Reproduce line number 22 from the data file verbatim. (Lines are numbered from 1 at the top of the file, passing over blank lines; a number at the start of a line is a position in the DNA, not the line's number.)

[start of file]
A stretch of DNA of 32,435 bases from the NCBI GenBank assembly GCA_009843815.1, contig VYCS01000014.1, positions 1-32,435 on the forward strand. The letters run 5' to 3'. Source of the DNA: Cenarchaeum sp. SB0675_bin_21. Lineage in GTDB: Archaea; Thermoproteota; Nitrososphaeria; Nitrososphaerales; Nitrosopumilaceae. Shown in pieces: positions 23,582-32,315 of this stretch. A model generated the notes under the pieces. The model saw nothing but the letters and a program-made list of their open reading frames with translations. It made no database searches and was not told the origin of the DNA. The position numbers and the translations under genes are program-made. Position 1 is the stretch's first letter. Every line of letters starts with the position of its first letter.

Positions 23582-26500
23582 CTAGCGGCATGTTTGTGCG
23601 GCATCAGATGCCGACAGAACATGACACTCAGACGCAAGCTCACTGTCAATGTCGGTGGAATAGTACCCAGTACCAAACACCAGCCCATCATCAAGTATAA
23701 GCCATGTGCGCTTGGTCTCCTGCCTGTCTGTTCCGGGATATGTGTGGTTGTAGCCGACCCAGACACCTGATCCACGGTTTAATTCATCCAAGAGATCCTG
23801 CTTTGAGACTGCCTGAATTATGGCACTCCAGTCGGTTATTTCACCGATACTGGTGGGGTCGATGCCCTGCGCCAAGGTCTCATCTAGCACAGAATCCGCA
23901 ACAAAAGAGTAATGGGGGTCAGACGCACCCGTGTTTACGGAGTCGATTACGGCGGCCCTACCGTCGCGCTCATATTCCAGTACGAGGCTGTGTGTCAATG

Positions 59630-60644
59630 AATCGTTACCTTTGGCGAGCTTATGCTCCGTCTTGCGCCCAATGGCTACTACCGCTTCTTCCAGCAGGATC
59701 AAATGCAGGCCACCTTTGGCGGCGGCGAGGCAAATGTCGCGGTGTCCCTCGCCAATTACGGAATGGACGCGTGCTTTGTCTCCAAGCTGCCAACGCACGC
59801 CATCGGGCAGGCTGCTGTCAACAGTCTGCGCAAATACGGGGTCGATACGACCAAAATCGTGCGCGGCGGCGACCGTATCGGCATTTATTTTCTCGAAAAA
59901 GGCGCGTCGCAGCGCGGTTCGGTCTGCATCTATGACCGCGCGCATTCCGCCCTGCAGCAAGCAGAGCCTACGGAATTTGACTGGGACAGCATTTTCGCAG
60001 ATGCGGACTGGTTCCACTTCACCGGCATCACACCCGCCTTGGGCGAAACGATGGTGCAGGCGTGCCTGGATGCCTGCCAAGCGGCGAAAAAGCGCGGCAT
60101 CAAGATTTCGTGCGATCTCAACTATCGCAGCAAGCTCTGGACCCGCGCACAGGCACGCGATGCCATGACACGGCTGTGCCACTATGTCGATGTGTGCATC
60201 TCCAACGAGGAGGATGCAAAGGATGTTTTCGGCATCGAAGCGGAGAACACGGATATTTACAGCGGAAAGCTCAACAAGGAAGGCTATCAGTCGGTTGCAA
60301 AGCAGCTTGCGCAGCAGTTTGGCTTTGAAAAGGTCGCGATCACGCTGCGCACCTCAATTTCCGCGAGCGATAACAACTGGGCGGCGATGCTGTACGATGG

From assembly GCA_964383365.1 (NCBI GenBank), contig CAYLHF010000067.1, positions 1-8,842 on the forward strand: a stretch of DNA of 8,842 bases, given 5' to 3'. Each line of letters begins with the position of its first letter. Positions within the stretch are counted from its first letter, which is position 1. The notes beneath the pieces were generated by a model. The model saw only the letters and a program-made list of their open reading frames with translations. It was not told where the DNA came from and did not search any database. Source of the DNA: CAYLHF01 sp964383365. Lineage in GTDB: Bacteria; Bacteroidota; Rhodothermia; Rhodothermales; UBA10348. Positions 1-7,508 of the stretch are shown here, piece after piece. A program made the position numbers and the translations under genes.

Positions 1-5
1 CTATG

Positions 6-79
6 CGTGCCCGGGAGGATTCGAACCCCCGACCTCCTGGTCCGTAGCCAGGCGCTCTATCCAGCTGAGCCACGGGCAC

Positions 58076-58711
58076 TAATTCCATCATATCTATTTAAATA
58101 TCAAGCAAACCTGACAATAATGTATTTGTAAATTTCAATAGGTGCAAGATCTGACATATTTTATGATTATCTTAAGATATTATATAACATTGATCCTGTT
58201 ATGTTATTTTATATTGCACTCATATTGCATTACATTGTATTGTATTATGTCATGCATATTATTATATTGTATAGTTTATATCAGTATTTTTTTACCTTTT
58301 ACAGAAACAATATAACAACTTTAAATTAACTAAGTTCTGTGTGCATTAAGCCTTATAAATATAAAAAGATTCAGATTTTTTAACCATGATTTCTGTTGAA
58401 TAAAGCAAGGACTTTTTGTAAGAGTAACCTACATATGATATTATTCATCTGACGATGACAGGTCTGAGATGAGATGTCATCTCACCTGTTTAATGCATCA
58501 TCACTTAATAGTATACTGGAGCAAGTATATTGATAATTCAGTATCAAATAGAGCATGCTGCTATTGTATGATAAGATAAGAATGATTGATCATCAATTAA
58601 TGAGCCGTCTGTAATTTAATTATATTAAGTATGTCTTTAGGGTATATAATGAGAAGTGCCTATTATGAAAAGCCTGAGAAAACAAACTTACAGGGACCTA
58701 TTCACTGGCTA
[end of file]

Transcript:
Positions 58076-58711